One thing to remember, some things are worth less than zero dollars. That means that by keeping them they are actually costing you money. Every time you have to clean the item, move the item, or let that item take up space in your brain it is costing you. The time you spend listing that item on craigslist, eBay, or garage sale groups is the time you could have spent with your kiddos. You might think an item has some specific value and you want to hold out until you can get that price, just don’t. Let it go.
Minimalists Have More Fun
Create all the memories. The free time you create by reducing your possessions is shocking. All of a sudden your child doesn’t have to clean their room, instead, you can take them on a bike ride. You won’t be frantically looking for your car keys in the morning, so you’ll have time to hit the Starbucks drive-thru. Every task becomes easier and less stressful when there are fewer things.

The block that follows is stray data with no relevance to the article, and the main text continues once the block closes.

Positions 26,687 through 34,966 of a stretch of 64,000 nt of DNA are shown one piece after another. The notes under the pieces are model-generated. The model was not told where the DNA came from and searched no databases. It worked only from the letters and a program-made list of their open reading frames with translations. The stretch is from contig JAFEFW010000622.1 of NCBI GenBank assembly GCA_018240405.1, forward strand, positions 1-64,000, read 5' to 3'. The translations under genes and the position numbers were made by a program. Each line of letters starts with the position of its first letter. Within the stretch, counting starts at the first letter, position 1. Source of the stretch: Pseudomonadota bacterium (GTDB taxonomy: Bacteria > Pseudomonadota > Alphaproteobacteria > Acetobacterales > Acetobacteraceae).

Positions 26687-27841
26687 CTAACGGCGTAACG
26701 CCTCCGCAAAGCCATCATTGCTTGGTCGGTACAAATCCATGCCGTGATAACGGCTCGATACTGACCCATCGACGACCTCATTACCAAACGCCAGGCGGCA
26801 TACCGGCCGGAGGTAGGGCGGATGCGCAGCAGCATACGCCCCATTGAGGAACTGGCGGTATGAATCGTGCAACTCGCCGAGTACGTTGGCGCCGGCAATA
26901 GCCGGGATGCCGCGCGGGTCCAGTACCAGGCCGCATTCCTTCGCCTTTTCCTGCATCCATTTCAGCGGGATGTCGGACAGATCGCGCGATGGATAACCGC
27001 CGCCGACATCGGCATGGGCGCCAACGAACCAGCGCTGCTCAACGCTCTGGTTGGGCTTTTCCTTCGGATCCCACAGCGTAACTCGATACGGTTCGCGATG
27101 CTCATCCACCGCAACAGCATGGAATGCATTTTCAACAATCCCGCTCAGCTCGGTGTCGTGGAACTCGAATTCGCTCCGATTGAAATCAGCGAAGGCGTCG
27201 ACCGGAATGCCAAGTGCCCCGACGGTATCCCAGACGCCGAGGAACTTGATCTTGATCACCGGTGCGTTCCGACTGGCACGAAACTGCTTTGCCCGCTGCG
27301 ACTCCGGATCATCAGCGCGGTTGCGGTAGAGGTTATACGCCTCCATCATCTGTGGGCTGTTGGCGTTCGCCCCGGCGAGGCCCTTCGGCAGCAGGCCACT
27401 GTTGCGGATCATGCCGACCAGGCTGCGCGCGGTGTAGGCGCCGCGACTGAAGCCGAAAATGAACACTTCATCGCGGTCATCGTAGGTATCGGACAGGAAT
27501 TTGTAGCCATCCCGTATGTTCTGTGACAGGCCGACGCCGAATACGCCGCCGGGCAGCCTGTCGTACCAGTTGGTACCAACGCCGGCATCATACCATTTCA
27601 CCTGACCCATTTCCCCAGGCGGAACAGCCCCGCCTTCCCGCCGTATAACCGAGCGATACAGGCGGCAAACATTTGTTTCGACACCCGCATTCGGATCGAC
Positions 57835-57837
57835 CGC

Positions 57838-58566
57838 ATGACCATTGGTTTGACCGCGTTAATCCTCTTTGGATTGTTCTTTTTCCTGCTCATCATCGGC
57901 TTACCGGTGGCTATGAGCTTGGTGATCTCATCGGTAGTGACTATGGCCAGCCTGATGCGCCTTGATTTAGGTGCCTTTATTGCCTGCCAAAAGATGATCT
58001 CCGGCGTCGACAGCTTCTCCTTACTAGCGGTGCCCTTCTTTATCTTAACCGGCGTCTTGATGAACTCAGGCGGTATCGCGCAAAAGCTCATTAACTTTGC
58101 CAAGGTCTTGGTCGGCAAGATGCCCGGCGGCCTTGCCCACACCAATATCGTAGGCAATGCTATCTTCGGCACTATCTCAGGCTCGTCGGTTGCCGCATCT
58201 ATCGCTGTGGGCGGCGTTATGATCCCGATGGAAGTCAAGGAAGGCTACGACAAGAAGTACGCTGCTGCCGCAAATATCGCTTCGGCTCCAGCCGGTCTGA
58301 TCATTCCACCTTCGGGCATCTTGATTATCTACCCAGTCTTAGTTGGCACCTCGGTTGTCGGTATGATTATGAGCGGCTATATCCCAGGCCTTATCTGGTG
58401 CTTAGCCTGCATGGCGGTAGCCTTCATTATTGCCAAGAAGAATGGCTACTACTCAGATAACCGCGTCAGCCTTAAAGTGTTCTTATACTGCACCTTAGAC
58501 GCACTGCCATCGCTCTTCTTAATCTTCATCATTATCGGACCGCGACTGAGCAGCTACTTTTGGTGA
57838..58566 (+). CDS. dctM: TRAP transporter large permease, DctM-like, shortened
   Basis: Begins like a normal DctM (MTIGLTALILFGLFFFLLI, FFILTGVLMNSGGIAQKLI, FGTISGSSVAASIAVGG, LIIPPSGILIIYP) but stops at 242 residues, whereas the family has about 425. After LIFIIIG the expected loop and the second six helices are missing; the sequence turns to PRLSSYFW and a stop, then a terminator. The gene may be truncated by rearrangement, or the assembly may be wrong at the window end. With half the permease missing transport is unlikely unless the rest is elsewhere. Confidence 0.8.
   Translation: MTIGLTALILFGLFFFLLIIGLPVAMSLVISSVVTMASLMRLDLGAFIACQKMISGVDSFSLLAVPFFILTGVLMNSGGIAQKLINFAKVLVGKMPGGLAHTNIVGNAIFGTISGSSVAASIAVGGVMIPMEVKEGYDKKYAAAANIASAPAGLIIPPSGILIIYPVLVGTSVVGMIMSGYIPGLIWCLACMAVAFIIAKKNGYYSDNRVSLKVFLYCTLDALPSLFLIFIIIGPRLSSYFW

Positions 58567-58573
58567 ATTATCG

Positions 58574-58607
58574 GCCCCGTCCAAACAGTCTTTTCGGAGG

Once your inner circle gets the message that you’ve become a minimalist they will need help picking out gifts. Children can be gifted certificates to go paint pottery, memberships to the science museum, guitar lessons, a photo shoot at the tulip festival, you get the idea. Love is not about giving someone an object for their birthday. Minimalists want to experience things with the people they love and worry less about inanimate items.